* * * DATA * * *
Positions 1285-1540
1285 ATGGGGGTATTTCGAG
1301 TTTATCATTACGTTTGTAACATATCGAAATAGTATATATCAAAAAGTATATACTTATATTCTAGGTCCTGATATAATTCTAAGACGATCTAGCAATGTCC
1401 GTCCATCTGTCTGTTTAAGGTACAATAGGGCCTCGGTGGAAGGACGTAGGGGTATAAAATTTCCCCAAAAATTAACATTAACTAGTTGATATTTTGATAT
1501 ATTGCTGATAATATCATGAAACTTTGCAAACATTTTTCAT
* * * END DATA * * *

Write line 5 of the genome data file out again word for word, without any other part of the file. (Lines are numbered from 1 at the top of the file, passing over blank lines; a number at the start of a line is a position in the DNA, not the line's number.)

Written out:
1501 ATTGCTGATAATATCATGAAACTTTGCAAACATTTTTCAT